Greater Russia: how Moscow exploits and misunderstands history


Peace, Security & Defence

Picture of Julian Lindley-French
Julian Lindley-French

Director of Europa Analytica in the Netherlands, Distinguished Visiting Research Fellow at the National Defense University in Washington D.C. and a Fellow of the Canadian Global Affairs Institute

As Crimeans went to vote in a referendum which the West and many Ukrainians regards as an illegitimate justification of Russia’s February 2014 land grab, a new patriotic song extolled Russia’s 1944 liberation of Ukraine from Nazi occupation. For many of them, the new government in Kiev is just as illegitimate for Moscow and Russian-speaking Ukrainians as the 16 March referendum is for the West.  But is it really that simple?  Peer through the smog of propaganda and one sees hard strategic calculation and miscalculation by the Russians.  For Moscow, the invasion of Ukraine-Crimea is really about Sevastopol, Russia’s Black Seas Fleet and the myth of a new ‘Greater Russia’.

Hard though it is for some in the West to accept, Russia has some genuine interests regarding the fate of Ukraine.  The enlargements of both NATO and the EU over the past twenty years is seen by many in the Kremlin as a post-Cold War zero sum game that humiliated Russia.  Moreover, as the EU takes on an ever more German hue, the tendency of Russia and its leaders towards romantic views of history becomes irresistible and Ukraine is the crucible of Russia’s past – both far and near.

The Putin regime has made a conscious effort to re-create Greater Russia built on a cult of the past.  This cult is a strange amalgam of the Great Patriotic War, Peter the Great and Alexander Nevsky, the thirteenth century Grand Prince of Kiev who many see as the founder of Russia from his defeat of German and Scandinavian invaders.

The timing of Russia’s invasion was dictated by the overthrow of President Yanukovych and the threat of losing of Ukraine to the EU.  However, the fact that Russia could contemplate the use of force is a consequence of European disarmament, American retrenchment and the strategic opportunism of the Kremlin.  In the aftermath of Russia’s bungled 2008 invasion of Georgia, the Kremlin ordered a major review of the Russian Armed Forces. It was not a pretty picture.  On December 31, 2010 Moscow launched a massive military equipment programme for the ten year period 2011-2020 that will cost some $700bn.  The Russian forces now present in Ukraine-Crimea are part of such a new Russian Army.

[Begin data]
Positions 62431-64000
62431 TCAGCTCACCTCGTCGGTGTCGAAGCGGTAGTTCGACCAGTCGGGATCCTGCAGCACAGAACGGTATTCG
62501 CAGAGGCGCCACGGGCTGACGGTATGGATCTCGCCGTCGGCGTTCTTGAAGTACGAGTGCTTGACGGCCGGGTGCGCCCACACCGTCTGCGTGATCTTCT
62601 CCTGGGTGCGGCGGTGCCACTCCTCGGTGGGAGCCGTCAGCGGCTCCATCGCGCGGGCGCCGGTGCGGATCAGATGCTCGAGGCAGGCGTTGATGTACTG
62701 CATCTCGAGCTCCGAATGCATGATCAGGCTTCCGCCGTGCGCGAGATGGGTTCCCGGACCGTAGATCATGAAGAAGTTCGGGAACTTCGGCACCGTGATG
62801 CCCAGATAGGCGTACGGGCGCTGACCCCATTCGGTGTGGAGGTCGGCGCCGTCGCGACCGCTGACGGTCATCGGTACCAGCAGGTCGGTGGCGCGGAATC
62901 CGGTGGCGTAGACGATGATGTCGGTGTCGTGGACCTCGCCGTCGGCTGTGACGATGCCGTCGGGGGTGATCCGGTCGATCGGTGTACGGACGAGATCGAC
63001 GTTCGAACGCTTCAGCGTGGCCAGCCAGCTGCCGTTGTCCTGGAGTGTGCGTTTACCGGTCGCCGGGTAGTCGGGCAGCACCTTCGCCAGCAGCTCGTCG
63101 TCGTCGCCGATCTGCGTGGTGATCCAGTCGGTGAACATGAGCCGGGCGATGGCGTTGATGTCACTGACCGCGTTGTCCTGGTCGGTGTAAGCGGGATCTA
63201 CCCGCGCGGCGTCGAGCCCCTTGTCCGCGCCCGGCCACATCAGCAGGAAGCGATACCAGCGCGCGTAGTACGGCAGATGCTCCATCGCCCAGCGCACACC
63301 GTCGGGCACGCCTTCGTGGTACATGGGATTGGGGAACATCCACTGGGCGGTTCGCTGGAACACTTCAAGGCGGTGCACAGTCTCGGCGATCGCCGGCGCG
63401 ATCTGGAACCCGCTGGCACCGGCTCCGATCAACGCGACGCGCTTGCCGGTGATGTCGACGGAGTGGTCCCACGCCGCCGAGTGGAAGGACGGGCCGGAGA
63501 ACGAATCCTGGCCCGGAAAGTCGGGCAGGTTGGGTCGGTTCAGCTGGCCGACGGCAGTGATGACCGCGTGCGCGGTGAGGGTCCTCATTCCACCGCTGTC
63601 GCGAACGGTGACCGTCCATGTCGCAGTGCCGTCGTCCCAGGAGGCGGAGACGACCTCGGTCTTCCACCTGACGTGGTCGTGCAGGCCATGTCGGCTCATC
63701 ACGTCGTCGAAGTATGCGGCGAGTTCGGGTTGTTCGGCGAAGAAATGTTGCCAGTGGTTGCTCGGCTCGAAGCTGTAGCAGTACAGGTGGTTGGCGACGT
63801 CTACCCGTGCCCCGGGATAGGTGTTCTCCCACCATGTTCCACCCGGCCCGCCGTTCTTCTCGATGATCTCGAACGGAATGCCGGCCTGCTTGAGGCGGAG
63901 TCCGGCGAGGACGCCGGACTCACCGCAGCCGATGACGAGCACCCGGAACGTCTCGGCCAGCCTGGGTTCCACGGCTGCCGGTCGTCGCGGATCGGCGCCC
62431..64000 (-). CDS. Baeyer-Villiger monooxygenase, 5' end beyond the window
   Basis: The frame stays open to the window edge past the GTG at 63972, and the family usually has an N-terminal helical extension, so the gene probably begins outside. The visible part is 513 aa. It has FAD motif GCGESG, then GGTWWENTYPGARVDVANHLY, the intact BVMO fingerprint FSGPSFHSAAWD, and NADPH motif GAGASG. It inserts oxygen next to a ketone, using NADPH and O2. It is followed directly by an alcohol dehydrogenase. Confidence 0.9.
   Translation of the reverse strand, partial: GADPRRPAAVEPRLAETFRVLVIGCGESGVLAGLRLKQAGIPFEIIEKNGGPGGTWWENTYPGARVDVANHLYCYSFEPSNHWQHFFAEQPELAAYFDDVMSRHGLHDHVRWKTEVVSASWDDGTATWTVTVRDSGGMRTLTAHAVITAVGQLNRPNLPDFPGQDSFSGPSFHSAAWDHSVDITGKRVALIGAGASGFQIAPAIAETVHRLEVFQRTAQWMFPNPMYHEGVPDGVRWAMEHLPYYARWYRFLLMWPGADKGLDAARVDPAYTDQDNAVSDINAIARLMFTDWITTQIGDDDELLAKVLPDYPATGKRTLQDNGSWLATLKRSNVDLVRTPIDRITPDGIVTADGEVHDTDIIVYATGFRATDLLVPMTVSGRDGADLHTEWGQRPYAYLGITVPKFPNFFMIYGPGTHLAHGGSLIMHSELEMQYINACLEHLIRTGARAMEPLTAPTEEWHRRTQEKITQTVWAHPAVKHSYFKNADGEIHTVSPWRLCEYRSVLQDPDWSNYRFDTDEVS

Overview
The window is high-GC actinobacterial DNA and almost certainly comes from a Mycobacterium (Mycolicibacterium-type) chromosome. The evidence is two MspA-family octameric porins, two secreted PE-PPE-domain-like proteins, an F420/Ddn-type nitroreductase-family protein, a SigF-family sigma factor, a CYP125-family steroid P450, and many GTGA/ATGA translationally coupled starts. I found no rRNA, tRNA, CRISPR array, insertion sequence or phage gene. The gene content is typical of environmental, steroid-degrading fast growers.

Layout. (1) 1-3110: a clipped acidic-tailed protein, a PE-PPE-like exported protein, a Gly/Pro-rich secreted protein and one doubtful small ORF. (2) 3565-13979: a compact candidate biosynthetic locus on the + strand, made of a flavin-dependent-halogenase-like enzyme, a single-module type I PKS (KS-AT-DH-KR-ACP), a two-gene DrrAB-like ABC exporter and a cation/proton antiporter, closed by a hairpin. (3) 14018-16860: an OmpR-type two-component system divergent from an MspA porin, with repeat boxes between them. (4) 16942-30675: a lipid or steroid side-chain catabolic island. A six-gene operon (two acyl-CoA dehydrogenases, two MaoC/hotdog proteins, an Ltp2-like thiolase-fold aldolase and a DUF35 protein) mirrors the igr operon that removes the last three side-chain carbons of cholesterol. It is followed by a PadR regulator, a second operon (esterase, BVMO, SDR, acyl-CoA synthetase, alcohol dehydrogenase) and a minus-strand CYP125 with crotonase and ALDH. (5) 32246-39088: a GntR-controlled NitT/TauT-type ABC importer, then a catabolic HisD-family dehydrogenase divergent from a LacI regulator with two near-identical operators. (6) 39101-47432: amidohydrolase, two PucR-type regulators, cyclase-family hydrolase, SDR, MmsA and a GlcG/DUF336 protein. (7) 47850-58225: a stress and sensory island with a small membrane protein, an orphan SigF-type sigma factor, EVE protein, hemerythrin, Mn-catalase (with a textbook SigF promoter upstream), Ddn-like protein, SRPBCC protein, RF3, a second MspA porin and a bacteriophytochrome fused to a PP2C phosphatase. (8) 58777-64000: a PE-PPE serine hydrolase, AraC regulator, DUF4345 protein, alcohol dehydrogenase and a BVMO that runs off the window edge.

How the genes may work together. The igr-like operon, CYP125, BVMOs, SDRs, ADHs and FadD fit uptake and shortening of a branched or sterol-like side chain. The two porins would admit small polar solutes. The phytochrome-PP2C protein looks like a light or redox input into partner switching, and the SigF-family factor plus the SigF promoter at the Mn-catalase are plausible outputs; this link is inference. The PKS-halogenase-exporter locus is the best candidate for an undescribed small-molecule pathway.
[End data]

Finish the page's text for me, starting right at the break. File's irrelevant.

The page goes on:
However, Russia’s invasion of Ukraine-Crimea must be seen first and foremost as a sign of the Kremlin’s growing insecurity.  According to the IMF and World Bank, Russia is a developing economy albeit one worth some $2.6tr.  Despite this, the Russian economy is overly reliant on the export of hydrocarbons to the very Western countries with whom it is now engaged in euro-strategic dispute.  Russia therefore remains very vulnerable to hydrocarbon price fluctuations and, with that, the potential for Europeans to reduce their energy dependency on Moscow via fracking and/or new US and Canadian energy exports.

In addition to this, although Russia’s population decline was halted in 2011, the country still faces some very deep demographic and societal challenges.  Indeed, Russia covers six time zones and with pressures growing around Russia’s southern and eastern borders parts of the country are fast becoming ungovernable.

It is for that reason that the Greater Russian cult is strategically self-defeating.  The only stable border Russia has is with the West and with it the most stable source of national income.  Russia’s strategy, economy and history are in contradiction with one another.  It is these contradictions that led Russia to invade Ukraine-Crimea and will, in time, need to be resolved.  Sadly, Moscow may do a lot of damage to itself and others before the Kremlin understands that.

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